Global Context and Local Policies
Chapter 3: Maritime networks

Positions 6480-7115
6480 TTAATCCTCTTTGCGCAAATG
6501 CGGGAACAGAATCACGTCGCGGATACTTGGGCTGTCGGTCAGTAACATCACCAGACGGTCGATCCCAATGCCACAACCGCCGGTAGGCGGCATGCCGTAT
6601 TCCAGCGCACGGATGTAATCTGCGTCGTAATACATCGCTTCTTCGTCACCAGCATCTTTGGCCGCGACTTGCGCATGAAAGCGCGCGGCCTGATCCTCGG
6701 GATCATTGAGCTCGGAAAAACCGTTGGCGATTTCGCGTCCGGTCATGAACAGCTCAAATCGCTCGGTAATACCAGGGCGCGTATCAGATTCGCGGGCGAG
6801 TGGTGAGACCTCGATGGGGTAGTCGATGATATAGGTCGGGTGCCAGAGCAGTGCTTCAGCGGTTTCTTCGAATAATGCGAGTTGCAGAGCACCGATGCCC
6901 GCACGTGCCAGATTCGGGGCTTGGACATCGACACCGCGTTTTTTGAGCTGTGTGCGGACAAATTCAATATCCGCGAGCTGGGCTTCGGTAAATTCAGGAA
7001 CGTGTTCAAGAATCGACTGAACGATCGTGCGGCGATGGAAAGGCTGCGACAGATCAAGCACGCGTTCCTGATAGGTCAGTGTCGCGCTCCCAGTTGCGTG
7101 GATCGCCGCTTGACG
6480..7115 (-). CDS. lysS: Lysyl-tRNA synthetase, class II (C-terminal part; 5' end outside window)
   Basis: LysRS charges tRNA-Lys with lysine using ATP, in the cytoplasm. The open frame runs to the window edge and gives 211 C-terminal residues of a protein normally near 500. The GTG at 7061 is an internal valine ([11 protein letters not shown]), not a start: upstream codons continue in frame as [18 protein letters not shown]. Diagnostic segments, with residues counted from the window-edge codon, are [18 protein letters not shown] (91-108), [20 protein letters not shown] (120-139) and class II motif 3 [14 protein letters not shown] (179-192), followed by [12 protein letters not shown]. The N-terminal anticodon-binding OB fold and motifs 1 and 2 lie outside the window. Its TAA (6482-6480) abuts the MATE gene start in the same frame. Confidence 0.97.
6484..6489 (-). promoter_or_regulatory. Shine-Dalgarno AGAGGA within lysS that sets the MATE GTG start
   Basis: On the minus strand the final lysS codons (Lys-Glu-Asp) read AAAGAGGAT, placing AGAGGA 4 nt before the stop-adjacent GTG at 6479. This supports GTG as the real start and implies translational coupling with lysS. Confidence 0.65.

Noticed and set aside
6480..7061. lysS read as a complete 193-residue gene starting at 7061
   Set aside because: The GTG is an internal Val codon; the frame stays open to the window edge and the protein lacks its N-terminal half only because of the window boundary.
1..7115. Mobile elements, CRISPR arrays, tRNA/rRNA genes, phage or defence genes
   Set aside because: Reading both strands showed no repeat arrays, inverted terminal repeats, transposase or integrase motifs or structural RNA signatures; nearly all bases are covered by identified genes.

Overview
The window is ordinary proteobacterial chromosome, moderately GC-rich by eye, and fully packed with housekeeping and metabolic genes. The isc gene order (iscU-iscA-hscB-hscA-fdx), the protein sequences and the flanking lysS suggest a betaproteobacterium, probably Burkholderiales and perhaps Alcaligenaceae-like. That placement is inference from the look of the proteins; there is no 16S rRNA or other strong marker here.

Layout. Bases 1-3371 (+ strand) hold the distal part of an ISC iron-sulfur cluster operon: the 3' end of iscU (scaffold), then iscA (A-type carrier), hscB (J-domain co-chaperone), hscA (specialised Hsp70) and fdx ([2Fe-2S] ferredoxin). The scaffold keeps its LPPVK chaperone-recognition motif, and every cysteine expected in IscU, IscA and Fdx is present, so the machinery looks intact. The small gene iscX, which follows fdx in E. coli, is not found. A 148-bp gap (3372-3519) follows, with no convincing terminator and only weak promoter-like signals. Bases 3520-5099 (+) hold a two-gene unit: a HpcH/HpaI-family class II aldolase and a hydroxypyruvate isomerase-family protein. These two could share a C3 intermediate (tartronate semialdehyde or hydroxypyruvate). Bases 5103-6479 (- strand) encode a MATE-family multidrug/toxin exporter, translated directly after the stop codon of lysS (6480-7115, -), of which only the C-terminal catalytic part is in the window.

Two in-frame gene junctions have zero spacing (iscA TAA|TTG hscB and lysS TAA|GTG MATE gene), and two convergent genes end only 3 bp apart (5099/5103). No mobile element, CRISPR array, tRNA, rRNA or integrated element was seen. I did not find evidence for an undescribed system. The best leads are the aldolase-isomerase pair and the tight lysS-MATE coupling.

Providing a vital link in world trade, global maritime logistics activities allow multinational manufacturers and retailers to sustain their international outsourcing activities. Rather than cover all aspects of the complex system of maritime logistics, attention is focused on containerization and specialized cellular container vessels. Since the 1980s their growth and span, rising productivity and declining freight rates, and continuous improvement in seamless door-to-door services have led to the restructuring of logistics networks, changes in port ranking, repositioning of local distribution centres and intervention of regulatory authorities. A new economic geography has emerged in which manufacturers and retailers, less constrained by the cost of transport, are able to extend their supply chains overseas, especially to take advantage of the growth in Asian-Pacific Rim economies. A series of issues are raised by the transformation wrought by the globalization of maritime logistics. How have truly global ocean shipping companies evolved to meet the clamour of multinational manufacturers and retailers for a one-stop shipping concept, which incorporates intermodal transport linking railway, road and waterway? How have local port authorities, given the high cost and constraints on constructing port facilities, responded to the technological and organizational changes required to accommodate the introduction of mega-size containerships and increasing competition from rival hub ports?
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